I wish I had a maternal side update to share. Folks ask questions like, “She’s passed, right? How are things going? Anything or anyone new?” The answers are short. Yes, she’s passed. They aren’t. No and no.
Although I determined the “who” on the maternal side first, I’ve yet to meet or even speak in-person with a second maternal relative—a scenario that’s not likely to change. The once-promising relationship between me and my maternal half-brother has slipped from strained into silent non-existence. Differing perspectives and the unanswered questions surrounding what took place fifty+ years ago have driven a wedge between us that only seems to deepen with time.
While I would welcome any and all connections to her family regardless of the relationship, being the secret doorstep baby dashes most such opportunities. And the fact that her immediate family included far fewer people, all of whom have been gone for decades, also hampers the pursuit of making connections.
Recently I Facebook friended my bio mom’s first cousin, the DNA match that pointed me to her. He lives in California and seldom journeys to the Midwest, so chances of ever meeting approach the slim-to-none category. While he remembers her, they grew up in different locales, so he didn’t really know her. In the few email messages we’ve exchanged, he’s passed no judgement on me or her. I’m considering striking up a long-distance relationship with him and his wife. Just because. His genealogy passion may prove helpful in fleshing out the generations-back portion of the family tree. And we do share DNA—630 centimorgans to be exact. A very high amount for first cousins once removed, thank you very much. In case you haven’t memorized the “green DNA chart” we genetic genealogy enthusiasts swear by.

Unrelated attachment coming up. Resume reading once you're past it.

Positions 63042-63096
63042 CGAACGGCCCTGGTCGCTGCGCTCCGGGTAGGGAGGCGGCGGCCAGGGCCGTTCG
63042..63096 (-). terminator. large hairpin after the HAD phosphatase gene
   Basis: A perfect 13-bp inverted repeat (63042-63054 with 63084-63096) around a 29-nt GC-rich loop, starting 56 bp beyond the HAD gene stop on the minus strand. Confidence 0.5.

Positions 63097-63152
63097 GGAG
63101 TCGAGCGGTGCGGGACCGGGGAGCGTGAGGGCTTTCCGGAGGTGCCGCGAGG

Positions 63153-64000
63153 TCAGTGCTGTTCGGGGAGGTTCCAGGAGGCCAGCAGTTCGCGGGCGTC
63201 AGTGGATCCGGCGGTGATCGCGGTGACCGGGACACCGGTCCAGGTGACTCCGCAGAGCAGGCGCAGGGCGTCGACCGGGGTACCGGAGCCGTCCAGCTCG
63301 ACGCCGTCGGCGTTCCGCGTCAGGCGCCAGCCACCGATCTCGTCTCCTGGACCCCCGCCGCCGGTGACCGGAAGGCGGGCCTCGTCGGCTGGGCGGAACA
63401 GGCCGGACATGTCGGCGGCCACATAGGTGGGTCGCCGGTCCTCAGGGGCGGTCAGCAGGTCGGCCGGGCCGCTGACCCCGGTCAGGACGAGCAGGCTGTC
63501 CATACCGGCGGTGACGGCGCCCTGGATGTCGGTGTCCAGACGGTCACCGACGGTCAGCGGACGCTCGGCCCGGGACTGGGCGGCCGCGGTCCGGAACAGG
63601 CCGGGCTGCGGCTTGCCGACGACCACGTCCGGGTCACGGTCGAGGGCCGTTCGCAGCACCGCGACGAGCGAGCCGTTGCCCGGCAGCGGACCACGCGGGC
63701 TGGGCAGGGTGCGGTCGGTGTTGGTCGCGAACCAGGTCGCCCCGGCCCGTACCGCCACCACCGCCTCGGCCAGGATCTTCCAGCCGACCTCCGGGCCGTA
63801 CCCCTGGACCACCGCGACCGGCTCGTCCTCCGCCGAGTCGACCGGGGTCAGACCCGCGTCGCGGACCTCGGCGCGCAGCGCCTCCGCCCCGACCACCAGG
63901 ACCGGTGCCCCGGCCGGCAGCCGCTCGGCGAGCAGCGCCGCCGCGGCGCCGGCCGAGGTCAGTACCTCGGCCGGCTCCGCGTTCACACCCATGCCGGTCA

I so do not want to leave her out of this reunion/reconnection story. So, the day after Memorial Day I journeyed north, by myself this time, to visit the cemetery where my birth mother, her parents, and her brother are buried. At this point in time, my only opportunity to include her is found at her final resting place. I toted flowers to decorate the graves because that’s what we do. But the quiet moments of reflection I anticipated met a huge pile of downed tree branches. In what appeared to be extremely poor planning on the part of the caretakers, the cemetery was littered with piles of branches trimmed from the trees. I wanted to complain about what felt like a lack of respect for the deceased and their families, especially on this particular weekend, but who would I say I was to the H. family?
If I had them to share, you know you’d be inundated with detailed descriptions of maternal reunions and connections, complete with pictures, and “Meeting the Bio Family” chapters. Regardless of the circumstances of my birth and foundling status. Despite the slim possibilities, I’ll likely never stop yearning for more and deeper and on-going connections to my birth mother.
As I read back through this rather random post and pondered how to tie it up, my day, week, and the rest of my life changed in an instant. A panicked phone call sent me racing to my mom’s house to find she had died unexpectedly, slipping away in her recliner, as if napping peacefully. Less than two years after my dad also passed with little warning.
So, you’ll be waiting a bit longer for details about the July visit to Maine. Because my next post will be a tribute to my parents. Stay tuned . . .
If you’re just tuning in to this wild, adoption-reunion adventure, catch the beginning of the story here.